Anyway, a woman who I didn’t know was sitting near me, and she prayed with me.  Something she said, not a specific word or vision but the words she used to describe a more general blessing from God, stood out to me and made me wonder if that was the specific word that God was speaking to me.  But I’ll come back to that later.

After the service ended, someone else came up to me and told me that she felt that God had given her one word that he wanted her to say to me, and a vision of what that might look like in my life.  She asked, “Does the word ‘run’ mean anything for you right now?  Are you a runner?”

I’m not.  But I used to be.  And, as far as I know, she had no way of knowing this.

I hated running growing up.  I wasn’t good at it, and when I had to run the mile in school, I never finished it without stopping to walk at least twice.  I often had PE in the morning, and I couldn’t breathe when I had to run in the cold damp air.  Once I was done with PE, I did very little running for about a decade, and I had no plans to do any running unless I was playing a pickup game of some sport that involved running (which happened maybe once a year on average) or something was chasing me (which hasn’t really happened at all; there was the time I was traveling the country, and a bear saw me in Shenandoah National Park, but I ran for about a minute and stopped when I noticed I wasn’t being followed… but this was after I had started running for recreation again).  If I was going to get recreational exercise, it was going to be a bike ride.  I picked that up in my young adult years, during my seven years of living in the most bicycle-friendly city in California, and never really stopped.

In 2003, I was visiting my Virginia friends, and they brought me to the gym.  I was surprised at how well I was able to keep up running that I started running for recreation when I got home.  It didn’t take long for me to be able to run a mile without stopping, and I kept it up until a few years later I could run without stopping for well over an hour, on one occasion even running eight miles without stopping.

The year 2016 is ending soon, and it looks like it will be the first calendar year in which I have done no running since 2002, probably.  A little over a year ago, my foot started hurting and pretty much never stopped.  The doctor said it was probably plantar fasciitis, and he recommended some high-quality shoe inserts (which haven’t helped) and some stretches I could do (which I’ve been doing very, very irregularly and sporadically).  (And I should admit I didn’t seek professional help for this until two months ago, after it had been going on for almost a year.)  I really, really miss running.  I have friends who are hard core runners, and whenever they post a picture of themselves after having finished running, whether it be a 5K or a marathon, I always think about how much I miss running.  Granted, I never did any organized running like that, I always just ran alone through the neighborhood (and for free), but still, it reminds me that I haven’t run in a long time, and that I’m in too much pain to run.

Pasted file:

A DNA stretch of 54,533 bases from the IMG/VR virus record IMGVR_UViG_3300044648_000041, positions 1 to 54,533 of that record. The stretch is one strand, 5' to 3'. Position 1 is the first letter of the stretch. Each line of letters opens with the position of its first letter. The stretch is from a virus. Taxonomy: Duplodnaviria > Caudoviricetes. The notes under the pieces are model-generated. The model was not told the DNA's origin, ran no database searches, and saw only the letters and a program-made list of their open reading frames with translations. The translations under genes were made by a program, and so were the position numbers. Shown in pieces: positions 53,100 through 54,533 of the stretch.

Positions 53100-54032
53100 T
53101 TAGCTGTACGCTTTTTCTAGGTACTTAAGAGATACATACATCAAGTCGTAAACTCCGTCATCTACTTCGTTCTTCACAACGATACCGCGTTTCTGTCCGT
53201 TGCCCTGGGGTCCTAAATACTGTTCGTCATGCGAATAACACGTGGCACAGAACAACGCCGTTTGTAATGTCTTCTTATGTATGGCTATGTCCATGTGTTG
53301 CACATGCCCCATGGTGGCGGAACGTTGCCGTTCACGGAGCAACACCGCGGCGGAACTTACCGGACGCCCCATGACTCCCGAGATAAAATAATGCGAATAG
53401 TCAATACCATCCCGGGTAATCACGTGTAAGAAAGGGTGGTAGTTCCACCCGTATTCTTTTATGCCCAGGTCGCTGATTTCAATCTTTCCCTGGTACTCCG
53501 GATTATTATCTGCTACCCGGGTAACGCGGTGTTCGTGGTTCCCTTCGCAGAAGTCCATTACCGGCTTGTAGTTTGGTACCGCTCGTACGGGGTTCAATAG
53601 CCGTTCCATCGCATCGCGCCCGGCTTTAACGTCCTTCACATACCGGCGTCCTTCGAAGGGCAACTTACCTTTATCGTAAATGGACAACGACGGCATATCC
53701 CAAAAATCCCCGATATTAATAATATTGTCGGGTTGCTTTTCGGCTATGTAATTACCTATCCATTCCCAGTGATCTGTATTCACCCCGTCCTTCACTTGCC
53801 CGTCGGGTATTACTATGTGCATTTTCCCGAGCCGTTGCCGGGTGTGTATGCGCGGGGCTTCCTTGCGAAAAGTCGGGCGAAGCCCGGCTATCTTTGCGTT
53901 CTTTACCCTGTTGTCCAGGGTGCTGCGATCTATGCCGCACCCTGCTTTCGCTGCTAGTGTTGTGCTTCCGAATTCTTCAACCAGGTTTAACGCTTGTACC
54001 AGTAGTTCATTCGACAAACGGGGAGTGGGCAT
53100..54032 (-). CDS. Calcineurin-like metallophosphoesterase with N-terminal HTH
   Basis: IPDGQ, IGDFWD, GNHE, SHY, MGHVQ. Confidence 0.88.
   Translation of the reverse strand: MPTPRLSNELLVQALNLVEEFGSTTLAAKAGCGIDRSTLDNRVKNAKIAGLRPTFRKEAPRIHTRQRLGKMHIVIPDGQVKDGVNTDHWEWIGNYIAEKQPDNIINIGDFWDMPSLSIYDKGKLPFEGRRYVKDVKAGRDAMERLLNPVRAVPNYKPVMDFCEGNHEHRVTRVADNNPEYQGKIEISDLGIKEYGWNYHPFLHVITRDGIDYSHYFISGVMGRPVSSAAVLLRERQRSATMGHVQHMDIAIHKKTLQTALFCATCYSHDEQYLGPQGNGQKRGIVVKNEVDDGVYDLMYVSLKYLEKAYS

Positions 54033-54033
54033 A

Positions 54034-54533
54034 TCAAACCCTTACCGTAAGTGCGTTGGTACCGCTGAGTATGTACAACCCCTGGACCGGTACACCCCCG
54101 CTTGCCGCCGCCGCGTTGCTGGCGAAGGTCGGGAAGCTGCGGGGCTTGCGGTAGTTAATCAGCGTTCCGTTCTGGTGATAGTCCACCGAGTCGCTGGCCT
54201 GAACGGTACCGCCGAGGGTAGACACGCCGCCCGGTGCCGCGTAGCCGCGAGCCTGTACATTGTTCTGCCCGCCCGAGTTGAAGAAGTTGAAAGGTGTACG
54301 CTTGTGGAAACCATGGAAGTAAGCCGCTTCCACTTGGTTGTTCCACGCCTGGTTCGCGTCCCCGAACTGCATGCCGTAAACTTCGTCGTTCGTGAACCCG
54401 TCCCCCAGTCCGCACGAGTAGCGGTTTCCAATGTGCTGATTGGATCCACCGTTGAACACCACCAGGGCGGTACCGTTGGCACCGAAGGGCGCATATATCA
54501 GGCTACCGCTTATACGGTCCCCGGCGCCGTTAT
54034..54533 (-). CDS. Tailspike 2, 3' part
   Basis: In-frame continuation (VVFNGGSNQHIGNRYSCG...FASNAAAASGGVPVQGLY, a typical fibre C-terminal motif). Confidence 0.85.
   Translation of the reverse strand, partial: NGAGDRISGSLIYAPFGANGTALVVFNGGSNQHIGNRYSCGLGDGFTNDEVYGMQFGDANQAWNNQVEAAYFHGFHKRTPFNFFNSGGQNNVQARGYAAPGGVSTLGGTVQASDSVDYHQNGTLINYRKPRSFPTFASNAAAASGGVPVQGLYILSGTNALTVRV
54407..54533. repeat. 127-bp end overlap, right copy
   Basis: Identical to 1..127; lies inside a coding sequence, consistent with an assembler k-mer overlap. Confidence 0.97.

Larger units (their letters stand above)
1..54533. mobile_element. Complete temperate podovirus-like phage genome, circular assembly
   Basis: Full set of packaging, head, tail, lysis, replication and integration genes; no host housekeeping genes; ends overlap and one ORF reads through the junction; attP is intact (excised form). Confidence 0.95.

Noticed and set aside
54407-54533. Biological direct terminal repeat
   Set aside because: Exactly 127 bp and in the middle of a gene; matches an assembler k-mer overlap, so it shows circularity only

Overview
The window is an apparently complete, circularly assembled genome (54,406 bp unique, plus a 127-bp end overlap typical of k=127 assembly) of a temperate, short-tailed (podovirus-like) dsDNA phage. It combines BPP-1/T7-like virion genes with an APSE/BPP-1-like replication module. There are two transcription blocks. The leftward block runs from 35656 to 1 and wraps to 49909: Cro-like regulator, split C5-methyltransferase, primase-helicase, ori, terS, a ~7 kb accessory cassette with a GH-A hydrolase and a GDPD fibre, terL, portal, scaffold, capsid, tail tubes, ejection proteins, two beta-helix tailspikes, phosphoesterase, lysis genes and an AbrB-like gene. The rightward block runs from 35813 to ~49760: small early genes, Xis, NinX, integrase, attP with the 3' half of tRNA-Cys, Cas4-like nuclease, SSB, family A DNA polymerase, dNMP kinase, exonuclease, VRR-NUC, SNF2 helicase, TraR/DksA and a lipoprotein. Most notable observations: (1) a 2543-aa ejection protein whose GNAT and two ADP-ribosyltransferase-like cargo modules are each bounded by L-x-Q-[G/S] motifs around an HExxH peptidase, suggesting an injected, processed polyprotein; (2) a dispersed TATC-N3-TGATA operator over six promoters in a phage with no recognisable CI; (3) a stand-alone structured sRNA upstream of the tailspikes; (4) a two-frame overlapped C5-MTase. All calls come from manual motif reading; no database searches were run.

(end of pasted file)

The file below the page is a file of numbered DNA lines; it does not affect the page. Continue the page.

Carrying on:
As I said, my friend from church had no way of knowing all this.  The foot pain started right around the same time I started going to that church.  But she told me that God told her to tell me, “Run.”  She asked if I had ever been part of a running group.  I said no; running and cycling have always been primarily solitary activities for me, just me, the open road, the sky, the trees, and a kick-ass playlist (but only in one ear if I’m on my bike, because covering both ears is illegal and unsafe).  But that doesn’t mean I never will be part of a group.  I need to try new things, remember.  With this conversation about running, and something that the other woman who prayed for me said (which I started to mention earlier) making me think about my foot pain, I wondered if I was suddenly going to get up and feel no pain.  I wondered if this was going to be one of those miraculous healing stories that those in Christian circles tend to hear about every now and then.

But it wasn’t.  I’m still in pain.  But at least now I have some direction. I’m going to be praying for healing.  I’m going to be extra careful.  I’m going to go find what the doctor said about stretching.  Any of my friends who have particular personal or professional knowledge regarding plantar fasciitis, please feel free to add your suggestions; I just haven’t gotten around to asking most of you because I’m overwhelmed with so many things right now.  I’ll probably have to take it easy dancing for a while too.  Because I will heal from this.  And I will run again.  Because God has something planned for my life that involves running.

Exit 135. Careful discernment on my part.

A few days ago, I ran into a family that I’ve known for almost 11 years, but who I don’t see too often anymore.  More specifically, I’ve known the parents for almost 11 years; when I met them, a few weeks after I moved here, the wife was very pregnant with the first of the four children they have now.  The dad of this family is one of the pastors of the church I attended from 2006 through 2015, and both the dad and the mom have done worship music at this church.

It was good to catch up.  But the whole time, it felt a little awkward, like the feeling you get when you run into someone after burning your bridges with them.  Don’t get me wrong here; I do not consider anyone in this family to be someone I burned a bridge with.  I really am glad I saw them.  It just felt awkward in my head because I didn’t exactly leave that church on good terms.  It had nothing to do with any members of this family, or even anyone at that church, specifically; the reasons were a combination of feeling like there was no place for me there anymore and not agreeing with the direction that the leadership wanted to take the church.